Section 21

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  • BobPropertyBobProperty Forumite
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    franklee wrote:
    ......Not if they have seen the agreement before hand. But what would you do if the tenant refused to sign the S21?
    Probably not sign the tenancy agreement myself or not hand it over, therefore no contract. If it has got past that point, send an S21 shortly afterwards, as suggested by others, or use a process server if it came to it.
    A house isn't a home without a cat.
    Those are my principles. If you don't like them, I have others.
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  • BobPropertyBobProperty Forumite
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    prudryden wrote:
    .... This landlord says I like you and I want you to stay for at least a year (12mo AST). But, just in case I should change my mind, here is a notice to quit which means you have to get out at the end of the 6mo break clause, but if you don't hear from me, then I changed my mind again and you can stay for another two months, and so on and so on.....
    Firstly, I don't see how you can have a 12month AST with a 6 month break clause. Either it's a 12m AST or it's not. But that's going off topic.
    All you are doing as a landlord is issuing the S21 notice "early" in the eyes of Joe Public. Not in the eyes of the law, as you can issue it at any time during the tenancy agreement. I don't look upon it as "I changed my mind" I look upon it as I am not enforcing it at the moment. So long as the original AST is not superseded and the S21 is not withdrawn (if possible??) or superseded, then both the AST and the S21 are open ended. That's my interpretation. If case law later shows that using an "old" S21 is unenforceable then the law will put a limit on the length of time an S21 is valid. As far as I am aware that has not happened. It may be that the wording of the law making the S21 open ended was unintentional, but that is how I believe it stands at present.
    A house isn't a home without a cat.
    Those are my principles. If you don't like them, I have others.
    I have writer's block - I can't begin to tell you about it.
    You told me again you preferred handsome men but for me you would make an exception.
    It's a recession when your neighbour loses his job; it's a depression when you lose yours.
  • BobPropertyBobProperty Forumite
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    thesaint wrote:
    As stated by others previously, I believe that it lessens the seriousness of an S21. Once it is routinely handed out tenants will simply ignore it.
    Surely at their peril? I could say that Council Tax bills are "routinely handed out" but ignoring them is not a good idea.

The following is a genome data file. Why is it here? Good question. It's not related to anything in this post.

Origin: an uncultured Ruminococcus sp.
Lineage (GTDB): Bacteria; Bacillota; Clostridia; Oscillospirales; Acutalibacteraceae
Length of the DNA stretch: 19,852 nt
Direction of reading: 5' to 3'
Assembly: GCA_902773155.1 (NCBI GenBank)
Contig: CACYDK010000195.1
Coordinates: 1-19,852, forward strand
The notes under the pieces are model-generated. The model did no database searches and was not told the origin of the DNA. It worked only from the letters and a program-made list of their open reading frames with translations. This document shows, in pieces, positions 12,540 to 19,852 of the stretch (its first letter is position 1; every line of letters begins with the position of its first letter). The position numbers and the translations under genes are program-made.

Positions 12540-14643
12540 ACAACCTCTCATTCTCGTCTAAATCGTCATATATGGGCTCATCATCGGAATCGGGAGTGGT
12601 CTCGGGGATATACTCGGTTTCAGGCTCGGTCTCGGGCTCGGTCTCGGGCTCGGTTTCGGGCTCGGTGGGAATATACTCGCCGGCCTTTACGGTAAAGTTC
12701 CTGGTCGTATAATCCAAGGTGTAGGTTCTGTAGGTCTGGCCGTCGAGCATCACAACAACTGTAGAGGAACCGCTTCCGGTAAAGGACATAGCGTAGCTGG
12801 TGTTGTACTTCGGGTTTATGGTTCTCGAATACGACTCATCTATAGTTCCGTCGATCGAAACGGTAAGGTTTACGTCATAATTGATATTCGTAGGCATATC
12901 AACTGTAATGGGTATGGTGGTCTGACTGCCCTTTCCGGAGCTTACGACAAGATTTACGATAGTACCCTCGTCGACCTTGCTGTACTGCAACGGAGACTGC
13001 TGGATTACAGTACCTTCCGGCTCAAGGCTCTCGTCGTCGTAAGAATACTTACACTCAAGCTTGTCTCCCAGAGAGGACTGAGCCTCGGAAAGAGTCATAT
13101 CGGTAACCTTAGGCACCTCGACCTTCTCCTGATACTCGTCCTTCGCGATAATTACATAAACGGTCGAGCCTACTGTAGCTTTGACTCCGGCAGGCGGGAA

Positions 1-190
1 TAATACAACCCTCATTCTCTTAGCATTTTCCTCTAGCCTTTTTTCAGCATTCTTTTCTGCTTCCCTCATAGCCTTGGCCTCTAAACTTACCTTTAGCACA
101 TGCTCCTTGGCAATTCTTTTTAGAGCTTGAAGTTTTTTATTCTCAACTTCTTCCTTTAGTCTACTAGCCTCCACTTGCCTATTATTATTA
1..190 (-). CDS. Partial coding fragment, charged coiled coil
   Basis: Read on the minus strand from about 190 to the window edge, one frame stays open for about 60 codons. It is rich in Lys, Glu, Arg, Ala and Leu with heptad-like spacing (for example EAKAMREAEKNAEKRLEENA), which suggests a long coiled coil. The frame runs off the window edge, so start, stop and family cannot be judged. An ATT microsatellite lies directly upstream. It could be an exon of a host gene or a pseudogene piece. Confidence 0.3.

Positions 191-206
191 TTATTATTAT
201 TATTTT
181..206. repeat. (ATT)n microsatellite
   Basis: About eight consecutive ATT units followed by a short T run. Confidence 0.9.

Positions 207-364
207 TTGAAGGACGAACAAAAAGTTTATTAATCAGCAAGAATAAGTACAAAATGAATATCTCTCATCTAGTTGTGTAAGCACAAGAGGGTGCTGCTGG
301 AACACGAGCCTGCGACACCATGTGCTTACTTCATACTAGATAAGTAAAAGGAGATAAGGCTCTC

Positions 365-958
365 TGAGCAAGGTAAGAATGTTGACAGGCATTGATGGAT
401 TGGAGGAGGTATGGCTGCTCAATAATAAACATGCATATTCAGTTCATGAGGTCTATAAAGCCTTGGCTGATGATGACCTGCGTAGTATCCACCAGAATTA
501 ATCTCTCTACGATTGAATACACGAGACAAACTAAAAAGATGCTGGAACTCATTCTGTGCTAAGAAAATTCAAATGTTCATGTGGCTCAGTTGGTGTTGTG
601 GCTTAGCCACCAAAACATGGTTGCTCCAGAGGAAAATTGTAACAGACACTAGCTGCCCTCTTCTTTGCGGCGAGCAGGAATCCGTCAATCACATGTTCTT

thesaint wrote:
    When my tenant receives one 4 months into his tenancy, he will talk to his mate who received one at the start of his tenancy who tells him "Ignore it, your landlord forgot to do it at the start. I got one when I moved in to my flat 18 months ago".

    Chaos ensues.
    The whole point about this is to cover the landlord from their point of view, to make it slightly easier to remove tenants they don't want. That's why I made the comment earlier about "a legal necessity to cover me (the landlord) if I needed to get them out at a later date". I also used to make it clear that if I had no problems with them (the tenant(s)) I would be happy for them to stay on. There needs to be communication between the landlord and tenant otherwise one side or the other will make assumptions and one side or the other will end the tenancy when it is unexpected by the other.
    A house isn't a home without a cat.
    Those are my principles. If you don't like them, I have others.
    I have writer's block - I can't begin to tell you about it.
    You told me again you preferred handsome men but for me you would make an exception.
    It's a recession when your neighbour loses his job; it's a depression when you lose yours.
  • thesaintthesaint Forumite
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    Surely at their peril? I could say that Council Tax bills are "routinely handed out" but ignoring them is not a good idea.


    The whole point about this is to cover the landlord from their point of view, to make it slightly easier to remove tenants they don't want. That's why I made the comment earlier about "a legal necessity to cover me (the landlord) if I needed to get them out at a later date". I also used to make it clear that if I had no problems with them (the tenant(s)) I would be happy for them to stay on. There needs to be communication between the landlord and tenant otherwise one side or the other will make assumptions and one side or the other will end the tenancy when it is unexpected by the other.